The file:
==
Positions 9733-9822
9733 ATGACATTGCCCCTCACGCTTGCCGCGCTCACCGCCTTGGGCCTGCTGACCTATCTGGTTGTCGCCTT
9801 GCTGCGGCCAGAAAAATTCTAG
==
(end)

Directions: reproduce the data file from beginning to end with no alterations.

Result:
Positions 9733-9822
9733 ATGACATTGCCCCTCACGCTTGCCGCGCTCACCGCCTTGGGCCTGCTGACCTATCTGGTTGTCGCCTT
9801 GCTGCGGCCAGAAAAATTCTAG